An almost four-year drought in eastern Africa is threatening to plunge up to 20 million people into starvation and completely destroy an ancient way of life.
April and May are supposed to be the wettest months of the year for the Horn of Africa region covering southern Ethiopia, Somalia, Kenya and Djibouti.
But these months have repeatedly stayed arid and dry over the last three years – and there is no sign of anything changing this year.
Unless the rains miraculously come late, this will be the worst drought the region has experienced in four decades.
People are thirsty, they cannot grow food, their livestock is dying and their nomadic way of life is disintegrating.
The drought is wreaking devastating run-on effects, including a malnutrition crisis which has left about 10 million children in the region in need of urgent medical care.
People are starving
Some 6.5 million people are at risk of severe food insecurity in Ethiopia alone, the UN Office for the Coordination of Humanitarian Affairs (OCHA) estimates.
Nearly 1.5 million livestock herds have died across the whole region, making it impossible to farm.
Abdi Kabe Adan, 50, cried when he said: ‘Wells have run out of water, there are no pastures for animals to graze.
‘I have seen goats eating their own faeces, camels eating other camels. I have never seen that in my life.’
Children are the most at risk
The lack of food and water has left millions of children extremely vulnerable as they face not only malnutrition but diseases such as cholera – from drinking contaminated water.
While this is a threat to adults too, young people with less developed immune systems are in great danger if they get ill whilst being malnourished.
Many kids also go untreated for too long as parents are spread too thin to look after their children and take them to hospitals.
Mum Ayan Ibrahim Haroun, 45, said she watched her two-year-old daughter, Sabirin Abdi, suffer from constant coughing and swelling on her belly – possible symptoms of malnutrition – for a month before taking her to a doctor.
This is because choosing to seek help for her child meant leaving her livestock behind to die – meaning Ayan would be unable to feed her family.
When Ayan, from eastern Ethiopia, did eventually get help, she had to stay at the hospital with her daughter for 11 days, during which time she lost four out of 10 goats.
Similarly, 18-month-old Samyia spent a week struggling with vomiting and diarrhoea before her mum, Rokiya Adan Mahad, 39, could take her to a clinic.
The hunger and poverty have also led to an increase in child marriage ‘as families marry off their daughters in the hope they will be better fed and protected as well as to earn dowries,’ UNICEF executive director Catherine Russell said.
Way of life and families breaking down
Many of the people worst affected by this drought are nomads – communities who move with their animals, following the rain.
With no rain to follow and no way to feed their families, people are abandoning their traditions and heading into towns to find work and settling in villages.
Tarik Muhamad, 50, from the town of Gode in Ethiopia, said: ‘We were pure nomads before this drought, depending on the animals for meat, milk.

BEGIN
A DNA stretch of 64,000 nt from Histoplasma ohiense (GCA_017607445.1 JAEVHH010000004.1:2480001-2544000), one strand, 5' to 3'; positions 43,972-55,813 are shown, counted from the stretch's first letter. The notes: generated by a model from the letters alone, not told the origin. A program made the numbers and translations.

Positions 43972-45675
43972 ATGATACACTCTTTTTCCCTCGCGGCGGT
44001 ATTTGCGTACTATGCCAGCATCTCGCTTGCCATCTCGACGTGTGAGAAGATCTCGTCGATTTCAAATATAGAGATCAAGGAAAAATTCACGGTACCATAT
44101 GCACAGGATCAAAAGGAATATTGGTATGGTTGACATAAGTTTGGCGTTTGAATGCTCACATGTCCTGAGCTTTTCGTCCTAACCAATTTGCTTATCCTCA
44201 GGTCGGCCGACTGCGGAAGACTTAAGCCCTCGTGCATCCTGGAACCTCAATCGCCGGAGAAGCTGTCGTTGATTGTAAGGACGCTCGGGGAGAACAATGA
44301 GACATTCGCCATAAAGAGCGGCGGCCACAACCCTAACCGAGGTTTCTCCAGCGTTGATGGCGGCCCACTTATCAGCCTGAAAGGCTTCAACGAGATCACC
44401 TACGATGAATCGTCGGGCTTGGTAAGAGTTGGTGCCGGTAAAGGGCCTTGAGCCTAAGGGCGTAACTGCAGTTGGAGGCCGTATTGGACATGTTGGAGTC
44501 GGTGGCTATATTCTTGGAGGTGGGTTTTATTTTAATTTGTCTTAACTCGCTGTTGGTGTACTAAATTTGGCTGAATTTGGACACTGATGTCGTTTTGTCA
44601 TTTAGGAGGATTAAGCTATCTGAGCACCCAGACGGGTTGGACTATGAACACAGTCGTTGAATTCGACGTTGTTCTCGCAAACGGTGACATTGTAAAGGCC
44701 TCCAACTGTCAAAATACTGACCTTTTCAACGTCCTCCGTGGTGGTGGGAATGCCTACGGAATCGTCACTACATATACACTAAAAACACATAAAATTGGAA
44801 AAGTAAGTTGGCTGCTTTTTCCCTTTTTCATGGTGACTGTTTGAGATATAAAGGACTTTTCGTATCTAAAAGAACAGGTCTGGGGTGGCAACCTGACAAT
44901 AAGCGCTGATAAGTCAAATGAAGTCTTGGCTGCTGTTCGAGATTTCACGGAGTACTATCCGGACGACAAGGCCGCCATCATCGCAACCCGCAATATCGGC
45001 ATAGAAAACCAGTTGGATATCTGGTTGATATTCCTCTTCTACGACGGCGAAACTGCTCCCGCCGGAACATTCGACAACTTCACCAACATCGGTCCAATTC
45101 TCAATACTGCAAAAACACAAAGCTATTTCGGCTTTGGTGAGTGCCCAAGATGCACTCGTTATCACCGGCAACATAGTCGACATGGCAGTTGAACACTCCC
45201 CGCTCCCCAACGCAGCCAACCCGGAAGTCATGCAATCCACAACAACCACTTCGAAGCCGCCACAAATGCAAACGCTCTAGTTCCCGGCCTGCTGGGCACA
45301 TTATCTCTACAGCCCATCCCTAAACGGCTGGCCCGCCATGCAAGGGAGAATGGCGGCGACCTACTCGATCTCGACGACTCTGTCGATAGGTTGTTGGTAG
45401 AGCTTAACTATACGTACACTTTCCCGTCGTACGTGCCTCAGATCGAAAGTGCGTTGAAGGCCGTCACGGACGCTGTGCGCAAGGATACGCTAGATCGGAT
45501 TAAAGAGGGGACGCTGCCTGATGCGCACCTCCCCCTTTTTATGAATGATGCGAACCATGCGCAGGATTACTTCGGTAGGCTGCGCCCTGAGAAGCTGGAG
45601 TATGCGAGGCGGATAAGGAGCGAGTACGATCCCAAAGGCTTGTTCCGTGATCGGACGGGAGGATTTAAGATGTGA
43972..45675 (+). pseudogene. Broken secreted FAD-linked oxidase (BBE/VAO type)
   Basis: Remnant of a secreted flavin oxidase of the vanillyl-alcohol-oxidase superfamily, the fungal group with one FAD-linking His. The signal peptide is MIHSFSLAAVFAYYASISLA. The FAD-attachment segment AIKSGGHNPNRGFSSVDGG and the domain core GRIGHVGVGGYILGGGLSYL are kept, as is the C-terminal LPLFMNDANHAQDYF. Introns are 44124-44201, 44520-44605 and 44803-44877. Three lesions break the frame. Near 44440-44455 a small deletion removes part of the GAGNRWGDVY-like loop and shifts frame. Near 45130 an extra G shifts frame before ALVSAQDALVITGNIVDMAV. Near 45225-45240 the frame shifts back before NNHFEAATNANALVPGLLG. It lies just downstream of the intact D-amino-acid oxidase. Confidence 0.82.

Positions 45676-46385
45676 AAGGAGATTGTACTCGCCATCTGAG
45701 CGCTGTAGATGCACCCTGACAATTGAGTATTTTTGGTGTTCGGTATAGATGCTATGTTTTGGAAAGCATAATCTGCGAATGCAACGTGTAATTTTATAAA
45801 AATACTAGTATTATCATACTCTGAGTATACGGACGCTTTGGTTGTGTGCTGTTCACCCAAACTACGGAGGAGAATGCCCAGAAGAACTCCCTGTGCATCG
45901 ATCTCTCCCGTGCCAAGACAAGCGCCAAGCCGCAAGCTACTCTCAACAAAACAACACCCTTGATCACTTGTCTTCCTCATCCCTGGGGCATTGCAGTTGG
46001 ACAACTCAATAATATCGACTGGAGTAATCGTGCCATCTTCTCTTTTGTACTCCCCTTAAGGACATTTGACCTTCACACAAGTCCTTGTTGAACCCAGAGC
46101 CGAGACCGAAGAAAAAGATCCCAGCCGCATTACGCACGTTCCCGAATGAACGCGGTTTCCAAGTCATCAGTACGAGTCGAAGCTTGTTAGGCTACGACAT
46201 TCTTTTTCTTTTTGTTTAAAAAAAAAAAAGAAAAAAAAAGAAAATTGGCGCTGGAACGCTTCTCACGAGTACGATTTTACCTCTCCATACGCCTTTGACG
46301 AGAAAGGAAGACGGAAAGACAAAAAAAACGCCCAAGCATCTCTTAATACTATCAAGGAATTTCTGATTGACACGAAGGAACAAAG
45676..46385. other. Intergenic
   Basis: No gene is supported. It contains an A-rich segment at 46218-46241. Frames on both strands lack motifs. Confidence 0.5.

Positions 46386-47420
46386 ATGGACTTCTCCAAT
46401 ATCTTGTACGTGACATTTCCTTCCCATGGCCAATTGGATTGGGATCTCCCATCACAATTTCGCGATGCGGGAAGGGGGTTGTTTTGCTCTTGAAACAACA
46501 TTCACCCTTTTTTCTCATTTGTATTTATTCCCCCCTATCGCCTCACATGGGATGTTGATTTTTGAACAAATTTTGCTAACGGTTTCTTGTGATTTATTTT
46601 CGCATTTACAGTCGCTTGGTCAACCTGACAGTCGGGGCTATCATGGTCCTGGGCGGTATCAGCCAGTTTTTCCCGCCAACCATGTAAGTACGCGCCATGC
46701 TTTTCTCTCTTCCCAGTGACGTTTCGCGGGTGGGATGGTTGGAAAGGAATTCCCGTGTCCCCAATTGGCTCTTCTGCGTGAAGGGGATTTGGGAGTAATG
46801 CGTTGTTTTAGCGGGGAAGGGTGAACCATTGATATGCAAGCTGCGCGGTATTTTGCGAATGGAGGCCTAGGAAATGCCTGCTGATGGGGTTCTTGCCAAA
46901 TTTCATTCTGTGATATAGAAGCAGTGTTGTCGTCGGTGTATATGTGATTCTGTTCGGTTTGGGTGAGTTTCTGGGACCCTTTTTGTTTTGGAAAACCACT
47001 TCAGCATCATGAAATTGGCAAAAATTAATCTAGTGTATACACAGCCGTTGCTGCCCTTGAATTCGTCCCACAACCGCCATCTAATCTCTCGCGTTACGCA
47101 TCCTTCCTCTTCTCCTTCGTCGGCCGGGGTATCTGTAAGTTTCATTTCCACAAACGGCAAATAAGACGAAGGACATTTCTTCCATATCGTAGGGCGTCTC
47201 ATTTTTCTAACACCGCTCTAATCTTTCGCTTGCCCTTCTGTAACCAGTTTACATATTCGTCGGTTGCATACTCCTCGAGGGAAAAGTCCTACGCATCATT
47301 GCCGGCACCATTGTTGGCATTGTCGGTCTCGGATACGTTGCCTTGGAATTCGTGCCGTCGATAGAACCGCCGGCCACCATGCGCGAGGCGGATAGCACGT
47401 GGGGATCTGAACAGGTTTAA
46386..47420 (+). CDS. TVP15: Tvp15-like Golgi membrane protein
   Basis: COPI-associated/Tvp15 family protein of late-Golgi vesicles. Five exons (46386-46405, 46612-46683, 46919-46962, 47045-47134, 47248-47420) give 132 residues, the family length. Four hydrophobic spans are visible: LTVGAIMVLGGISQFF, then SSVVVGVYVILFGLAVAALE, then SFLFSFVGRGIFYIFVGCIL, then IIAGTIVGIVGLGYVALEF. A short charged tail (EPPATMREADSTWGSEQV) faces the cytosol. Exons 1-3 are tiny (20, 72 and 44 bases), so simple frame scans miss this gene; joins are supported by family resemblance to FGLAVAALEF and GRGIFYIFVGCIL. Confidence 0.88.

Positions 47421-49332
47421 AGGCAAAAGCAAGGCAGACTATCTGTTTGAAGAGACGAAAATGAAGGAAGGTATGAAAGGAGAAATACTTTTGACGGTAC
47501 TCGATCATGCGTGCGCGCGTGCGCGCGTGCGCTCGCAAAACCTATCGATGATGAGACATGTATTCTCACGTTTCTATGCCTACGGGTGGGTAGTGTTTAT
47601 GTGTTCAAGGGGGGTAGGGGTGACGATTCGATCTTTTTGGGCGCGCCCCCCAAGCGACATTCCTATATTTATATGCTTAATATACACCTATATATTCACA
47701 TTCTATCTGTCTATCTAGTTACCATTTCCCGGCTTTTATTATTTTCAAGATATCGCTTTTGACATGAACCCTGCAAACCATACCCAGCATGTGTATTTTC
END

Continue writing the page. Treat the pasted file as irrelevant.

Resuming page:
‘But nowadays most of us are settling down. There is no longer a future in pastoralism because there are no animals to be herded. Our nomadic life is over.’
Family units and relationships are also breaking down – as some resort to splitting up, or sending women and children to emergency camps while men stay with their cattle in a determined search for grass to graze.
Other men move into urban areas where they hope to find other types of work and some have fled as the responsibility to feed their families is too much.
Aren’t droughts common in Africa?
The Horn of Africa, like many other regions on the continent, has always gone through cycles of drought due to its hot weather and location on the planet.
But the frequency of droughts has dramatically increased – doubling from once every six years to once every three years in the east, since 2005.
This is not a new issue as non-profits, development agencies and scientists have been warning about it for more than a decade.
As early as 2012, southern regions in Ethiopia were reported by US development agency USAID to be receiving 15 to 20% less rainfall than in the 1970s.
There are even reports of Arabian camels, called dromedaries, losing their humps – the stores of fat which provide moisture so camels do not need to drink water for long periods of time.
Many scientists are blaming climate change for the Horn of Africa drying up.
The University of California’s Santa Barbara Climate Hazards Center previously did a study concluding a lack of rainfall in the region was largely because of water in the western Pacific Ocean warming up – a phenomenon called La Niña.
As the sea gets hotter, so does the air over Indonesia. It travels to east Africa and sinks after colliding with air travelling in the opposite direction from the Atlantic.
This sinking air is what creates the hot, dry weather that rejects the moisture which should come from the Indian Ocean.
The drought is expected to be a top priority when the UN starts its convention on combatting desertification on Monday, in the capital city of Abidjan in the Ivory Coast.
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